Hands-on: Acer Predator Triton 700 review
I said I'd help a collegue install a floppy drive, (which she had from her old PC), into her new, (April this year), Dell dimension.
She has ha a look herself and says that it looks like it needs some kind of adapter, as the drive bay is way to big and it has room to rattle about.
Before I get to far into this, does this ring true? Is it possible some kind of adapter is needed, or is she just looking at the wrong drive bay?
I have a vague recollection of something sliding along the side of a drive in something I worked on in the past... but I could be dreaming... it's just vague in my mind!
Any helpful comment appreciated.
Several modern motherboards don't have the facility to connect a floppy drive.
Before you go to too much effort, check that the machine will accept a floppy.
I would expect it is still under warrenty ("April this year")
It would therefore be much simpler to attatch a external floppy into the USB port rather than take the machine apart.
for a floppy drive.
Point about the mobo not accepting one is noted... but there was an option to have one fitted at the time, so I don't expect this to be a problem.
The option wasn't taken because it was going to cost about an extra £30. It seemed silly to spend that when she had a floppy drive that could be fitted.
It's only because she has the floppy drive that we're considering fitting it. If it wont work then she wont have one.
Seedie, you say, "Dunno if you can still get adaptors tho'" I take it from that that such adapters do exist, and the need to have one is not bizzarre?
Thanks for the input folks. Sorry it's taken so long to respond!
You can fit a USB floppy very cheap. That's what I have done with my Laptop
if its a Dimension series lower down there is a blank plasic plate panel about 10cm long.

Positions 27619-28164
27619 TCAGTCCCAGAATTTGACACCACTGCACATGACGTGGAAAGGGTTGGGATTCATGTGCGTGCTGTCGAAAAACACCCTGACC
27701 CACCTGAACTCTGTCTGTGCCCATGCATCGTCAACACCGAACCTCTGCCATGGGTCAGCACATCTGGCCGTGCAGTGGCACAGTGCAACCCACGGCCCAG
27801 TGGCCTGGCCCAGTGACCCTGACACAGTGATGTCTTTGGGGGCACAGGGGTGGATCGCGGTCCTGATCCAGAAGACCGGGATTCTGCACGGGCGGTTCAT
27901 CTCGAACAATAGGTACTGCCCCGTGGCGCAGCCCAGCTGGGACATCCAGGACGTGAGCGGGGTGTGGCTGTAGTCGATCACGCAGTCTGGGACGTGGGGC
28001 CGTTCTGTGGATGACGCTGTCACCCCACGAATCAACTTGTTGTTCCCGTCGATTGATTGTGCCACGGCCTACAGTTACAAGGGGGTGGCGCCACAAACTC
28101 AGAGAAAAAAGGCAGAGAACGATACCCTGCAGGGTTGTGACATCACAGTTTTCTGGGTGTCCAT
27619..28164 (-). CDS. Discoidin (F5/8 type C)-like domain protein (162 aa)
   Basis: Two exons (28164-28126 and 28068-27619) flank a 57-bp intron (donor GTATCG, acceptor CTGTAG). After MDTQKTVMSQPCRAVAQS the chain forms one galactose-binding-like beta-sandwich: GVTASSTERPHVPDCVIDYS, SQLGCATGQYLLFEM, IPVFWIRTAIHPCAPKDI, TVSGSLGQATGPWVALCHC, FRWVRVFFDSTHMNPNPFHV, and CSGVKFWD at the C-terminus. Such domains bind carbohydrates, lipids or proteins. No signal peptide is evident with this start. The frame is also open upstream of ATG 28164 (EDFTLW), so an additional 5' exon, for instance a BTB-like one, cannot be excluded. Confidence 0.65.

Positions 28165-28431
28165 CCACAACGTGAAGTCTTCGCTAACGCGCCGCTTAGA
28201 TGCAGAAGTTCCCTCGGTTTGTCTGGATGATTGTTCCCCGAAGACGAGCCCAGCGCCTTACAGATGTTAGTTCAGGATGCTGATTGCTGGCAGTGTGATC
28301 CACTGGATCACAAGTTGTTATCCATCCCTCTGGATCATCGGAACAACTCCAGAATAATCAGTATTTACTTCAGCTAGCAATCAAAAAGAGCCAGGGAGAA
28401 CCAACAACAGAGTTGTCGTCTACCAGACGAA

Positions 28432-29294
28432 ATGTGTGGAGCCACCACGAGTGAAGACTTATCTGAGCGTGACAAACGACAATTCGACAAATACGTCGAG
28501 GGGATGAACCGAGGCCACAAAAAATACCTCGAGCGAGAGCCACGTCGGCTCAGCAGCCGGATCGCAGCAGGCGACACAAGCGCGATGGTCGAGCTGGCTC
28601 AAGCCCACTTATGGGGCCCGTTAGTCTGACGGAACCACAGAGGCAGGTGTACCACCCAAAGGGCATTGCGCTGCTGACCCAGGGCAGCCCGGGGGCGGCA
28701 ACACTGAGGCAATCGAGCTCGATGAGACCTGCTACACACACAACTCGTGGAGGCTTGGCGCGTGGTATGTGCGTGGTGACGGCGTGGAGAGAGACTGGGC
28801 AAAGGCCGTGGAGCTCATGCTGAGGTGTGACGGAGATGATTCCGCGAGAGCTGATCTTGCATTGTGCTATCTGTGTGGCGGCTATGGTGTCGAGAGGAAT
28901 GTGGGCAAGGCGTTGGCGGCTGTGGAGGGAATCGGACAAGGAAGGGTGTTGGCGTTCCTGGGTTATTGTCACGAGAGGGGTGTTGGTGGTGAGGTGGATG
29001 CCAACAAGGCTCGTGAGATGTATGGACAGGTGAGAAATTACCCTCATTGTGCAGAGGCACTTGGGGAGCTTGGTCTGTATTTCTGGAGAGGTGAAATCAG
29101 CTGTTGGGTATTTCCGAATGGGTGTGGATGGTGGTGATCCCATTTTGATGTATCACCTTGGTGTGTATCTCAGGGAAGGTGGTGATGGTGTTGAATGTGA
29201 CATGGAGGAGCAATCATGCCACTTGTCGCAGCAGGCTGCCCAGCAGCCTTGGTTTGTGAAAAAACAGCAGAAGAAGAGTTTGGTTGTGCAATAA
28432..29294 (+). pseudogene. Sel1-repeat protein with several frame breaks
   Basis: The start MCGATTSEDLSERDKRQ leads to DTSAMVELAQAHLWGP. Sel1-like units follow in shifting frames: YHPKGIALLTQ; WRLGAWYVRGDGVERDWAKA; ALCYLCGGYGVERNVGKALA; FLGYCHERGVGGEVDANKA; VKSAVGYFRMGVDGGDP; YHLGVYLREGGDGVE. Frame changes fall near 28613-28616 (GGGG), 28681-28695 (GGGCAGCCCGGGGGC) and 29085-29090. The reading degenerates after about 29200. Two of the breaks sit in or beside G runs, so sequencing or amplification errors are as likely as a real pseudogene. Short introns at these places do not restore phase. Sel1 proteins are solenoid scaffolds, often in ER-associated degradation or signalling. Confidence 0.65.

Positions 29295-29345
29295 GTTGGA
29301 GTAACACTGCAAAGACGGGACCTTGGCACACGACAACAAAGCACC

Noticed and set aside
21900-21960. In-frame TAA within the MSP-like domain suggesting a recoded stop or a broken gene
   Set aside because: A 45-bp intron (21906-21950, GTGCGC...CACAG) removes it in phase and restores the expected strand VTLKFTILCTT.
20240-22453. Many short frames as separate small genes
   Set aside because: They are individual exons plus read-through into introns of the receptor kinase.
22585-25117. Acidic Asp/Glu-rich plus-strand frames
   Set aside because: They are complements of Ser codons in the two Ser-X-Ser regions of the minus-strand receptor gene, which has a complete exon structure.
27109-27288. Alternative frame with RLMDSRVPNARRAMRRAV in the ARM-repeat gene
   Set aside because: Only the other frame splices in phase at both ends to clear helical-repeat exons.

This may be hidden behind a flap if your case has one that either lift's up and reveals Front USB also or a panel may spring drop down.
So how to do it.
Remove both side panels by removing 4 or 6 screws from the rear edges of Case.
Then pull a panel backwards to slide off.
Now if its not the screw type it's the handle release type on one side panel usually the right hand side. A Black slide lever just in a bit on the rear releases a Lock to the side case OR under the case is a Lever release.
Ok, you should hopefully be in Fort Knocks now, if not have a look at the Dell Manual or Dell Website using your Service Tag Number.
When inside the Case, working from the front on the inner of recess of case there hopefully is some little clips that are holding on the front Plastic Facia. Unclip these on each side release the front panel.
Then you can remove the Blank FDD plate and the shield from behind.
Replace Front Panel, gently not to snap any plastic clips.
Then slide and line in your FDD in the hole/Bay pushing slowly from the from front inwards. Line up Screw holes and screw in gently on both sides. Then tighten a bit more so not loose but not too tight.
Put Back Left Panel Back. Find a loose redundant 4 pin molex connector comming of the Power Supply which will have Red, Black, Yellow wires colour and genlty slide onto the small 4 pins of the floppy. Then get the FDD cable connect the end with the slits in nearest to the FDD lining up the Red line on the edge of the cable to a round Cylinder on the edge of the floppy D.Drive.
The other end gently fit onto the FDD socket on the Motherboard. This will only fit one way round, look for Pin 1 or edge moulding on the end of the plastic to slot into it.
Then boot the machine.
You may have to go into the Bios and select 3.5" 1.44MB FDD on the first BIOS Page.
Get Stuck then Mail us guys back.
As long as its not a Laptop, all you need is a FDD and a FDD Cable ! Oh and 2 - 4 drive screws.
Most dells, I have seen, have the IDE drives mounted in plastic removable trays. The drives are screwed into the trays and the trays slide in and out of the bays. Dell upgrade page click here
The floppy drives were no different. They had these plastic removable caddy's. The floppy drive was attached to the caddy with a metal brace. This let the 3 1/4 fit into the 5 1/2 bay. Bracket, step 1 click here
thanks for that.
Here's a quote from the link dann11 provided;
"Drive Bays and floppy drives generally come in three sizes: three-inch, five-inch, and bays that require mounting rails. It will be easiest if you match the size of your floppy drive to the size of your drive bay, although it's possible to mount a three-inch drive into a five-inch drive bay."
I think I'm going to have to have a look... I assume the drive is the same as all the others I've ever seen!
Thanks for the input. It seems she might be right about the bay appearing to be too big!
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